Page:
It is different from what I had imagined. Because I thought it was heaven on earth but now I realise it is up to me to make it. It is more challenging to transform my own life as a consecrated person to follow the Lord, and this transformation is an ongoing process.

What are your future hopes for consecrated life?

As long as the consecrated life is animated by the Holy Spirit it is full of hope. I hope that there will be an amazing revival in the consecrated life. It will recapture its own real spirit of aiming always to do something beautiful for the Lord. There will be a major transformation of self centred life to Christ centred life.

What is your understanding of the mission of the Church today?

The mission of the Church is to become the channel of the living presence of Jesus today. The embodiment of the Gospel and the compassion of Jesus should assume a visible form through its members. Evangelisation which lies at heart of the mission of the church can be carried out in today’s context only through a powerful witnessing.

How are the vows of poverty, chastity and obedience helping in the mission of the Church?

Vow of poverty solemnly proclaims that the Church is of the poor and for the poor by imitating Christ who emptied himself. Those who are sincerely committed to the vow of celibacy will be able to become all things for all people without selfishness and lust. Obedience enables a person to give priority to the mission of the church above everything by seeking God’s will in all things.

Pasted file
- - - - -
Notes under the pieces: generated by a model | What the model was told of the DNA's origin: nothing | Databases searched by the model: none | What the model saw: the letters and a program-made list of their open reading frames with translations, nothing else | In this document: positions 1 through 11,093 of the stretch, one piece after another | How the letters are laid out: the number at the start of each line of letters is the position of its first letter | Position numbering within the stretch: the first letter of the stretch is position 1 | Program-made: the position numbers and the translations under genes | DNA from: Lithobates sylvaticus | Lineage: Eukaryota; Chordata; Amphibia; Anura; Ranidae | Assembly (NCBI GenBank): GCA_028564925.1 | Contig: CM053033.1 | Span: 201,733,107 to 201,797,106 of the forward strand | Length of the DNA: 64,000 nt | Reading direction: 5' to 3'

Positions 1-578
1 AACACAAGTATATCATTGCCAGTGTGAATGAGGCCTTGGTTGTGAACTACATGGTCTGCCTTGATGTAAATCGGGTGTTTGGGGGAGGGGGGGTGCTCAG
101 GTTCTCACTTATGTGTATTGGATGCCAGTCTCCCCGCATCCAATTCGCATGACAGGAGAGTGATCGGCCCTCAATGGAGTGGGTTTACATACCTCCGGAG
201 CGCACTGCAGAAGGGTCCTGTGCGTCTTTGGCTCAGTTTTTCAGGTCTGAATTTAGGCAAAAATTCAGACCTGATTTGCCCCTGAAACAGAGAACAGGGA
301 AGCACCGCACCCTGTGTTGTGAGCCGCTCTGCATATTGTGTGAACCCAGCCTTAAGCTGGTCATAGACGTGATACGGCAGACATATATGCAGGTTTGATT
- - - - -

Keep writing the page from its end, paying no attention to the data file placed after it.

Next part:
If given a second chance, would you still become a priest? Why or why not?

Yes. If there is a second chance I would still prefer to become a religious priest, because I am fully convinced that there is no other form of life than this which is fully centred on Christ and there is nothing above the opportunity one gets to serve others.

Did anyone influence you to become a priest? If so, who and why did they want you to dedicate your life to God?

There are some people such as my own relatives, teachers and the members of my own congregation who influenced me to become a religious priest and I am grateful to them. They wanted me to dedicate my life to God because they were able to sense something in me that was fitting for dedicating one’s life to God. I still get a lot of prayerful support and encouragement from many people who are really happy to see me as a person dedicated to God.

How are you living the mission of the Church?

Through prayer, preaching, teaching, administering the sacraments, spiritual direction and helping the formation of those who are aspiring for priesthood. I think it is not enough because ultimately my life should become a source of inspiration for others to fall in love with Jesus and His Church.

What words of advice would you give to someone who was considering being a priest?

If you are finding a genuine vocation for priesthood, commit yourself to it. But dare to be different. Don’t aim at becoming an ordinary priest but a person who can really become another Christ through words and deeds. Therefore, be a person of prayer and a person for the poor, and then you will become a person of power.

(This interview first appeared in the August issue of the Messenger, the newsletter of Nagpur archdiocese)